Moscow recently hosted the second international conference "The Global Community against the Globalisation of Crime and Terrorism". The congress was organised by the World Anticriminal and Antiterrorist Forum (WAAF), the Russian State Duma's security committee, as well as Russia's national anti-crime and anti-terrorist foundation. Politicians, public figures, security service representatives, lawyers and various academics from Russia, the United States, China, Great Britain, Germany, Israel and many other countries took part in the event.
When assessing the global crime situation, deputy WAAF board chairman and former Russian interior minister Anatoly Kulikov noted that new terrorist challenges and threats were assuming disastrous proportions. Dr Rupert Scholz, chairman of the Bundestag legal committee, was even more specific, noting that the federal department for protecting the German Constitution had exposed hundreds of Islamic and right-wing extremist groups with about 150,000 active members all over Germany. National law enforcement agencies view them as potential terrorists.
David Armstrong, a staff writer at the US National Security News Service, noted that various crime rings had staged 90 million Internet attacks last year, trying to transmit criminal data, steal classified information and to conduct fraud. Such terrorist activities inflict annual losses of $5 billion on the United States.
The Italian situation is also quite alarming: 229 ordinary people, as well as 73 policemen, prosecutors and judges, have been either gunned down or blown up by terrorists over the last ten years. The Italian authorities believe that the so-called Russian mobsters (a term which covers all the CIS citizens) are now just as dangerous as the local Cosa Nostra.
Russia is also suffering from increasing organised crime and terrorism, Deputy National Security Council Secretary Valentin Stepankov told the conference. In his opinion, this affects both national and international security. Contract crimes committed by organised crime rings and gangs have rocketed from 3,300 to 26,000 over the last four years. Contraband-related crimes account for about one-third of the total, with terrorist attacks 25% and contract killings a further 20%. According to Stepankov, crimes in such areas as illegal migration, illicit drug trafficking and the arms trade, as well as money-laundering operations, are particularly worrying.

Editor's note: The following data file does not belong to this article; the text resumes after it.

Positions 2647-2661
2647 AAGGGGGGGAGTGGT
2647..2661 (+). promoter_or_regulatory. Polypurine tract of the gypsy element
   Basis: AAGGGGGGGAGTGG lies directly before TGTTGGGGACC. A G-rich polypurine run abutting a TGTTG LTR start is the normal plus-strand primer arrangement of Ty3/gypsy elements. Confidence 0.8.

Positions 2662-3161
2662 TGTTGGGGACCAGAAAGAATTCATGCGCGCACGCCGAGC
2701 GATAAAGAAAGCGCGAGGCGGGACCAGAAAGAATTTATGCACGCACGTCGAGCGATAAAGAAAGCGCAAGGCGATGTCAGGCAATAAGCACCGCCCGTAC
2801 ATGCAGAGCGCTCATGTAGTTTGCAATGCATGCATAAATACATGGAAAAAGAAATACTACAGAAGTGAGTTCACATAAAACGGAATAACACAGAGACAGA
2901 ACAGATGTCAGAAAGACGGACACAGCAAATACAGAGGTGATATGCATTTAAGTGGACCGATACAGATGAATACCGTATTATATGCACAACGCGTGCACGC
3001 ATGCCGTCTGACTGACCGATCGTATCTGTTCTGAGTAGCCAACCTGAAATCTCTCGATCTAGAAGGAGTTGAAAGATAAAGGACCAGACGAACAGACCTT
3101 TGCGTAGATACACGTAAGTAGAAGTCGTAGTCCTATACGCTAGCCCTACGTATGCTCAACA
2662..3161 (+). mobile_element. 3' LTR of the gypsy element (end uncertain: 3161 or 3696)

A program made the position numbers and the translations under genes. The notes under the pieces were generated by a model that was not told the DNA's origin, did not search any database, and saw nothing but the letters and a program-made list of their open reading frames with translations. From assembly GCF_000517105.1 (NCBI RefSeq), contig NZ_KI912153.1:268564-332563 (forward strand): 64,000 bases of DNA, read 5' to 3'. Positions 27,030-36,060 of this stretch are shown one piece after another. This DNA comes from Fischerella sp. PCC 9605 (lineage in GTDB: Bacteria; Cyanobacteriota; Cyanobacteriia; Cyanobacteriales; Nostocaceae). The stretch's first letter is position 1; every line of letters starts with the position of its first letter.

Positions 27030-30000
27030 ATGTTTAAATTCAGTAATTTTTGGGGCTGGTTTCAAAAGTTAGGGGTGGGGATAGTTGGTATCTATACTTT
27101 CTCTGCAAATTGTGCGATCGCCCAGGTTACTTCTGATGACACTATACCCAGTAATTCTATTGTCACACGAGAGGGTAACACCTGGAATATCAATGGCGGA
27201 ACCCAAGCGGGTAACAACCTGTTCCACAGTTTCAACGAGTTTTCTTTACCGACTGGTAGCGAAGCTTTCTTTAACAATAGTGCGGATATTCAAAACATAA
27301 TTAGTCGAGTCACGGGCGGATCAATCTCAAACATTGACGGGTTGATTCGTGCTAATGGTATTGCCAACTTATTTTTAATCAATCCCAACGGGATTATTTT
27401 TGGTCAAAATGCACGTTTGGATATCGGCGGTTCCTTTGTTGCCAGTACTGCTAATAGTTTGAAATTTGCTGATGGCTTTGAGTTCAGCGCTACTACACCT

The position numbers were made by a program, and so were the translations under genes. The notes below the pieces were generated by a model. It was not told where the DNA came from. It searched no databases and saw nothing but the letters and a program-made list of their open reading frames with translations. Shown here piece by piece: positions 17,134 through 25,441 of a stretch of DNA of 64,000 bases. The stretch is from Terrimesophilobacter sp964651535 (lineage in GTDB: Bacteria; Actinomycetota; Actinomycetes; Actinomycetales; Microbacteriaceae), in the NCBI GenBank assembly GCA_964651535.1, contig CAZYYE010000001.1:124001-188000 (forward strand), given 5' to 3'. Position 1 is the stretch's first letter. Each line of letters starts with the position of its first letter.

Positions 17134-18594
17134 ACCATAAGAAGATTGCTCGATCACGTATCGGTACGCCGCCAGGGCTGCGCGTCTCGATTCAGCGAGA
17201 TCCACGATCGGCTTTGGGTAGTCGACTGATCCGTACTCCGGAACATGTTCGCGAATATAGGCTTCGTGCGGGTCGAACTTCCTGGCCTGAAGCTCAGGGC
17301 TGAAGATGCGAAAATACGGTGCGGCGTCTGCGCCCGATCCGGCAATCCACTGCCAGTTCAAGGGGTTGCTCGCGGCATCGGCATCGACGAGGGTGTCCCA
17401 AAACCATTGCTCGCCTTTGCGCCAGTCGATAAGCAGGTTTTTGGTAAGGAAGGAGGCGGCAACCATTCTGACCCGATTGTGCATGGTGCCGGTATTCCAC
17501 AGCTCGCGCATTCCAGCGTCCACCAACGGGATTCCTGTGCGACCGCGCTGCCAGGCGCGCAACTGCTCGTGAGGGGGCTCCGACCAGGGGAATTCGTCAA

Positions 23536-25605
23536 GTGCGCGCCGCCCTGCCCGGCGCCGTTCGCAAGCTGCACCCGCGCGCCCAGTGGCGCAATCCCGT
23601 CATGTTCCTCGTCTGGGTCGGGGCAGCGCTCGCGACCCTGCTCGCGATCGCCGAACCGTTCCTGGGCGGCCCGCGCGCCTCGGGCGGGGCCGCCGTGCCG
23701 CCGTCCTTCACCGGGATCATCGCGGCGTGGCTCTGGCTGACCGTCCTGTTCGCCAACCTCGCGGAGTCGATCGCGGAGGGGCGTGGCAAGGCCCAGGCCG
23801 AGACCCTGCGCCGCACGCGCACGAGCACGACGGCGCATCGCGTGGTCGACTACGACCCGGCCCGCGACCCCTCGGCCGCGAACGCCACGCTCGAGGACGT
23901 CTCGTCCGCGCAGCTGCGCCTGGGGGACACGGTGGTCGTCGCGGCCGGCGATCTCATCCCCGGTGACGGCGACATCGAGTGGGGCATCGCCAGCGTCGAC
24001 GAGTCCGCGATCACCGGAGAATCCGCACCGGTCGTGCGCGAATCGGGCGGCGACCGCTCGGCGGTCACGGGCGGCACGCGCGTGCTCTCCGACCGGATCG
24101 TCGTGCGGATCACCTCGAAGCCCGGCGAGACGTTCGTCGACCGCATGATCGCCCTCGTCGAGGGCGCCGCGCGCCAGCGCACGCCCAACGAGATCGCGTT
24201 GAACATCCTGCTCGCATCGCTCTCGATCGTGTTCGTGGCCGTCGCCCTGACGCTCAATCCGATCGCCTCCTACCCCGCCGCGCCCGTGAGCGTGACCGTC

Trans-national terrorism has now come to Russia, Deputy Prosecutor-General Vladimir Kolesnikov told conference delegates. Among other things, foreign mercenaries are fighting together with Chechen gangs, which means Russian law enforcement agencies have to combat international terrorism in that region, Kolesnikov stressed. He pointed out that the gangs were financially dependent on overseas sponsors and their leaders were mostly motivated by financial and material considerations, whereas rank-and-file terrorists, fanatics, were mostly motivated by religion. Kolesnikov predicted that changes in organised crime would leave Moscow and the North Caucasus as the most criminal areas in the country. Moreover, he drew the audience's attention to the fact that terrorists were doing their best to obtain weapons of mass destruction, which meant that nuclear power industry facilities and other restricted areas had to be guarded more closely. In his opinion, special forces are the most effective option in the fight against organised crime and terrorism because they can save civilians more effectively, while significantly saving funds.
Conference delegates agreed that terrorism could not be eradicated by force alone. Former Israeli defence minister and member of parliament Benjamin Ben-Elizer, whose country, unfortunately, often launches retaliatory armed attacks against terrorists, but has still not wiped out terrorism, admitted this, as well.
Delegates stated that there would be no breakthrough until states and anti-terrorist coalitions stopped attaching priority to military force. Afghanistan and Iraq prove this conclusion only too well. The United States and its allies have overthrown the Afghan and Iraqi ruling regimes, but have failed to improve the situation there. Some parameters of that situation have even deteriorated, Kulikov believes. Among other things, Afghanistan has turned into a powerful global drug "factory", which now turns out 20 times more drugs than it did under the Taleban, Kulikov added. And drug trafficking is international terrorism's economic base.
Those taking part in the Moscow anti-terrorist conference discussed more pronounced contradictions between industrial and developing countries, noting that their growing polarisation was fertile ground for terrorism. The forum's concluding documents suggest drawing up a financial control system that would help monitor the sponsors of international terrorist organisations. Moreover, these documents call for pooling the efforts of national security services that would be expected to promptly exchange pre-emptive intelligence data.
Analysts have every reason to call this conference a dress rehearsal for the World Anticriminal and Antiterrorist Forum's first congress, which is scheduled to be held on October 5-6, 2004.